BJ:             Interesting. Now you talked about 3000 to 5000 doses. How many doses does a typical patient need?

SG:             Typically, for the knee program, once. For the NuQu program, if you’re doing a single level deteriorated disc, the protocol right now is treatment of one level, so that’s what we’re focusing on. Ultimately, could you be treating multiple levels, but typically it’s one to two doses of the NuQu I would imagine would satisfy those patients. On the knee side, the graft that we actually grow is about is about 6 cm2 so we’re really focused on large defect sizes for the knee.

BJ:             Now your expansion technology really is going to give you plenty of product. You’re not going to have a supply issue for these products?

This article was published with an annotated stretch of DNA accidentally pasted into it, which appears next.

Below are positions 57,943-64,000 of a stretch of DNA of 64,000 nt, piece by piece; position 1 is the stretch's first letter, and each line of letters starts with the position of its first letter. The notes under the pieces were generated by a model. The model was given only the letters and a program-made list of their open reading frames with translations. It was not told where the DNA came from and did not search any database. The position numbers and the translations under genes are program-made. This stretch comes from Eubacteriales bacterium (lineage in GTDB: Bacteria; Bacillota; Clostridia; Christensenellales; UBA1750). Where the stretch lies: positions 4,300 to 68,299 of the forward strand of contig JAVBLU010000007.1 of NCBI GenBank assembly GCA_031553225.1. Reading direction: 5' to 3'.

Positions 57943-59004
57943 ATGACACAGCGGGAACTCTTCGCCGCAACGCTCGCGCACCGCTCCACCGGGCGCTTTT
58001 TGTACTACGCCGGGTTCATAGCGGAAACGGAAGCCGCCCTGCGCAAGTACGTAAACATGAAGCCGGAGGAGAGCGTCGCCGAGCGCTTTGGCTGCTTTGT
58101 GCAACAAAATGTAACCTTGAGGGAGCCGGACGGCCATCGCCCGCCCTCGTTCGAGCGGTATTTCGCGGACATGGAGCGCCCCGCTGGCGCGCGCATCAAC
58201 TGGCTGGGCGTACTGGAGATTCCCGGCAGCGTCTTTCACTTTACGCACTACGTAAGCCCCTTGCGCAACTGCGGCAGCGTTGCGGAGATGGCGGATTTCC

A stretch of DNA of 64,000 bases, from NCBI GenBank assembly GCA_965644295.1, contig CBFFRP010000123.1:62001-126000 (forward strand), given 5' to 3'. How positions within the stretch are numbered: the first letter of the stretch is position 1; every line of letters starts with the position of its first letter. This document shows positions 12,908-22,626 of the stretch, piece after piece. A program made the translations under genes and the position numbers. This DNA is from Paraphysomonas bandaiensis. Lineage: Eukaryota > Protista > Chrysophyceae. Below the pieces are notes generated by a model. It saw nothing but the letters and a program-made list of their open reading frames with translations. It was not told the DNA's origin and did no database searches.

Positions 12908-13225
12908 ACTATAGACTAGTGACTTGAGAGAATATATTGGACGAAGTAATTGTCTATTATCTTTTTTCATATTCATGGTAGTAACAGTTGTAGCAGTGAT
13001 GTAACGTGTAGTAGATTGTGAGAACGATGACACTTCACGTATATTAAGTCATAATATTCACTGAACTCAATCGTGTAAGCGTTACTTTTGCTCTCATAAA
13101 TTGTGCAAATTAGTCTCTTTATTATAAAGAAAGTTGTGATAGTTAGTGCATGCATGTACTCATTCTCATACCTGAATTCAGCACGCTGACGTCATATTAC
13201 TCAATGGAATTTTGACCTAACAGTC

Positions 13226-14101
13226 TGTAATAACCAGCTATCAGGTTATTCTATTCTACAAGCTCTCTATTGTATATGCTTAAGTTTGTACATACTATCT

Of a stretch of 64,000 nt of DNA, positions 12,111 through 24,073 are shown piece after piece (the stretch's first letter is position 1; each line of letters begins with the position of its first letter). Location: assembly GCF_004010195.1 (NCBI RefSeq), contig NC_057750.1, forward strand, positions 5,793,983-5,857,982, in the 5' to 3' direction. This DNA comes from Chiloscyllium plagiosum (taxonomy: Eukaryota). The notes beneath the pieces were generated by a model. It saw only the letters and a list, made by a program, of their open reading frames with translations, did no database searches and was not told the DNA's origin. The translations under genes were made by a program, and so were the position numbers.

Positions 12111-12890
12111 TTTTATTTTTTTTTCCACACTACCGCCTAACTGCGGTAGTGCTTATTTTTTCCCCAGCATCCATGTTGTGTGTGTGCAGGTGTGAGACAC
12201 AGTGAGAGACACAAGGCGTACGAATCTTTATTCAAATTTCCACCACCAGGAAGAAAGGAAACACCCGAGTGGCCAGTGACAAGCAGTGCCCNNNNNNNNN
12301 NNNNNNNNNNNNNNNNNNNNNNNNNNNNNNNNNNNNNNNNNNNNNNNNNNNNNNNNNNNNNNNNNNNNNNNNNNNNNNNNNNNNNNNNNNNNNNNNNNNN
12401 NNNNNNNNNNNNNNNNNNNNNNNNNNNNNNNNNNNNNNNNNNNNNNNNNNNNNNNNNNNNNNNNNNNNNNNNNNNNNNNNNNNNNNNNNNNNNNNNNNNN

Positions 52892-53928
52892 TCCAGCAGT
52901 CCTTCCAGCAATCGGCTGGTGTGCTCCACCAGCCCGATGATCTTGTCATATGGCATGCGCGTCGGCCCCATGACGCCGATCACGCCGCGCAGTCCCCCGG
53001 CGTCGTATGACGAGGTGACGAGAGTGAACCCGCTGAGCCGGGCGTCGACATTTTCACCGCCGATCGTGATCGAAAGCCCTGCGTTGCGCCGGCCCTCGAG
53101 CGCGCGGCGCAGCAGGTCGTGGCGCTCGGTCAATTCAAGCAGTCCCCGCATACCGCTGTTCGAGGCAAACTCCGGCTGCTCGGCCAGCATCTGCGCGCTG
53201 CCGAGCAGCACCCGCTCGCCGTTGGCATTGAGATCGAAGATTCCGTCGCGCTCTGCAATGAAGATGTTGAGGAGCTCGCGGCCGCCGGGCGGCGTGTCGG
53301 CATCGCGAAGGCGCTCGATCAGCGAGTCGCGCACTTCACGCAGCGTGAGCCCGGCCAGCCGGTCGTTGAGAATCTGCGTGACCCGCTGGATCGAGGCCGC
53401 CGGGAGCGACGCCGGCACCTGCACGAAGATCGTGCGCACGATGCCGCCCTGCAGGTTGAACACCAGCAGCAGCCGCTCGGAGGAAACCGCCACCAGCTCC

SG:             No. I mean unfortunately, the donor tissue it comes from tragic situations with the death of a child in terms of what we’re working with, but our expansion technology really alleviates that need for multiple donors. I think that’s something that is really the secret to our kind of growth opportunity that our company is the fact that we can grow this cartilage but have it still maintain those characteristics of regeneration that get lost as we age.

BJ:             So what is the size of the market for let’s just say the knee product? Do you have a sense of how big that market is?